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|Title:||THE IMPACT OF LEADERSHIP BEHAVIOUR ON SUBORDINATE RESPONSES : THE HI-HI PARADIGM IN THE SINGAPORE CONTEXT||Authors:||TAY KEONG SENG||Issue Date:||1990||Citation:||TAY KEONG SENG (1990). THE IMPACT OF LEADERSHIP BEHAVIOUR ON SUBORDINATE RESPONSES : THE HI-HI PARADIGM IN THE SINGAPORE CONTEXT. ScholarBank@NUS Repository.||Abstract:||Leadership is a universal human phenomenon and has long been a subject of study. The passage of leadership studies had passed from the trait approach, to the behavioural approach, and later, to the contingency approach. With the present focus on transformational leadership, there is a renewed emphasis on studying the characteristics of effective leaders once again. Thus, a new focus on leader behaviour is appropriate. The Ohio State studies had served as a base from which other theories were developed and its concepts are still highly relevant to the understanding of leadership. This prompted the present study. This study attempted to identify the impact of leaders' behaviour on subordinates' responses. It also attempted to identify the dominant leadership styles exhibited by Singaporean Chinese managers. A multiplicative model of the impact of leaders' behaviour on subordinates' responses was also compared and contrasted with an additive model and a single variable model. A questionnaire was used to survey a sample comprised of white collar workers who worked under the supervision of local Chinese managers. Two dimensions were used to measure leadership behaviour: consideration and initiating structure. Six dependent variables were used to provide a measure of subordinates' response to leaders' behaviour. These were role ambiguity, role conflict, internal work motivation, general job satisfaction, satisfaction with supervision, and organizational commitment. Consideration and initiating structure were split into high and low levels, resulting in four leadership styles. ANOVA procedures and multiple linear regression were used to analyse the data collected. Results indicated that there was no interaction between consideration and initiating structure. Consideration was the only critical leader behaviour dimension affecting role conflict and organizational commitment. Both consideration and initiating structure were positively related to general job satisfaction and satisfaction with supervision, and negatively related to role ambiguity. Leadership style was found to have no impact on internal work motivation. The multiplicative model of leadership was rejected due to the lack of interaction between consideration and initiating structure. There were, however, tentative support for an additive model of leadership behaviour. Lastly, the proportion of managers in this study who exhibited high levels of both consideration and initiating structure was higher than that for the other three leadership profiles. Implications arising from the findings of this study and the inherent weaknesses of it were also discussed.||URI:||https://scholarbank.nus.edu.sg/handle/10635/166126|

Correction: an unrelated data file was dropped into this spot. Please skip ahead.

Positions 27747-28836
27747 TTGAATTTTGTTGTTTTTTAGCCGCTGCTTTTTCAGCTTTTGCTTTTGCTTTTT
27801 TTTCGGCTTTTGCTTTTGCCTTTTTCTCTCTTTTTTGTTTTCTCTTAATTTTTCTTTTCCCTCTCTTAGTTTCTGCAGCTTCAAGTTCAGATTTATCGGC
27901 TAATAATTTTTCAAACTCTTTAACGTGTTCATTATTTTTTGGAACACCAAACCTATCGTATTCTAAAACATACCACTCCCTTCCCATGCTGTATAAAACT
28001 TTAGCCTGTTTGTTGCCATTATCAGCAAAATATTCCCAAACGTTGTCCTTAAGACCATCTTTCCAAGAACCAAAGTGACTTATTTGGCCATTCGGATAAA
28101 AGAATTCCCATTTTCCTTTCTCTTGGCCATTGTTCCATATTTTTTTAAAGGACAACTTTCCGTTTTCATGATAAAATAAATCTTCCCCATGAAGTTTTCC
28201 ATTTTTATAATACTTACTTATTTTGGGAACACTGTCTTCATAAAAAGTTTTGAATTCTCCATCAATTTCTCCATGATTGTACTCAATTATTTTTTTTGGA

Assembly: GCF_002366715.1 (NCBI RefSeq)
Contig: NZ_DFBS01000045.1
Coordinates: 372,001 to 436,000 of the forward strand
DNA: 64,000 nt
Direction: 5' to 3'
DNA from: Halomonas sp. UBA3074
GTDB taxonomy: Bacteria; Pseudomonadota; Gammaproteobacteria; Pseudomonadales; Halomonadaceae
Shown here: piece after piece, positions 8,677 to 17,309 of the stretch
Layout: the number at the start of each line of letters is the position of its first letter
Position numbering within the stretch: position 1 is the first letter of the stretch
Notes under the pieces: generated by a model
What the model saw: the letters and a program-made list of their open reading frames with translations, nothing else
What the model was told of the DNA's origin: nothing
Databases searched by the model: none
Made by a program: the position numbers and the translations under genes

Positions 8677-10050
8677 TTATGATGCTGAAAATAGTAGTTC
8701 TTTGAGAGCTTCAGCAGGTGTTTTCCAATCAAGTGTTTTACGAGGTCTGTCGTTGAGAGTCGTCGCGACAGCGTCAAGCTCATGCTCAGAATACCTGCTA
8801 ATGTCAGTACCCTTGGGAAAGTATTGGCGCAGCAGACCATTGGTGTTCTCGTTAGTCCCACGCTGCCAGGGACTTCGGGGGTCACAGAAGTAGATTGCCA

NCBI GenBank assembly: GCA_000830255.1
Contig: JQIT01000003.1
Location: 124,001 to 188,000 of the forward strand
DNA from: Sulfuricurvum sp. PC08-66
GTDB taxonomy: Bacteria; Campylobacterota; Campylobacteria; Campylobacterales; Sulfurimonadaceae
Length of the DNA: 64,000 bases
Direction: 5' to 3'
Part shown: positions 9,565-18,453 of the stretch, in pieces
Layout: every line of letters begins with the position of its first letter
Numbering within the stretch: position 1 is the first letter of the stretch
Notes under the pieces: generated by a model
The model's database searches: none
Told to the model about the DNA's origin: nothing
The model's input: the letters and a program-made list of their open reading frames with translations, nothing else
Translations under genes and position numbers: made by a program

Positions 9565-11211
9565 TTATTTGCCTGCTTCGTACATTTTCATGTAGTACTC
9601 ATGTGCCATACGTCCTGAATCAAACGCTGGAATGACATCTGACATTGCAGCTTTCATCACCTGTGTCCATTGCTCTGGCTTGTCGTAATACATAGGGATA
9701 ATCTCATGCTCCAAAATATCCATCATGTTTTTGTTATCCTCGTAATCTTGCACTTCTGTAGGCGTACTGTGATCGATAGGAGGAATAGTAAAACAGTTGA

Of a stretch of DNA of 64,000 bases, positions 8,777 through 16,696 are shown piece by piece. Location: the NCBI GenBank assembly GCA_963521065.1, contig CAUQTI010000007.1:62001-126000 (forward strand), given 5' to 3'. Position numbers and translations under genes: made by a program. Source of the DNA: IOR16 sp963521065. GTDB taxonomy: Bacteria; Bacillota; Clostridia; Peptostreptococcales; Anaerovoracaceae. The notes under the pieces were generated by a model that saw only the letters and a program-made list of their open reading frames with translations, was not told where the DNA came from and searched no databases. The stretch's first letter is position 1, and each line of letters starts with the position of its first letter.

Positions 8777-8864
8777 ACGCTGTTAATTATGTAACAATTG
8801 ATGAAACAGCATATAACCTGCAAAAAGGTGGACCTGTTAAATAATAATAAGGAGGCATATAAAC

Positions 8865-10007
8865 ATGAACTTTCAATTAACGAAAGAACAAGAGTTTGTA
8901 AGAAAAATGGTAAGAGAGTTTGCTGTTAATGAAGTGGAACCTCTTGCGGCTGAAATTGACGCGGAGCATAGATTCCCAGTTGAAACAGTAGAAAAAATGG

|Appears in Collections:||Bachelor's Theses|
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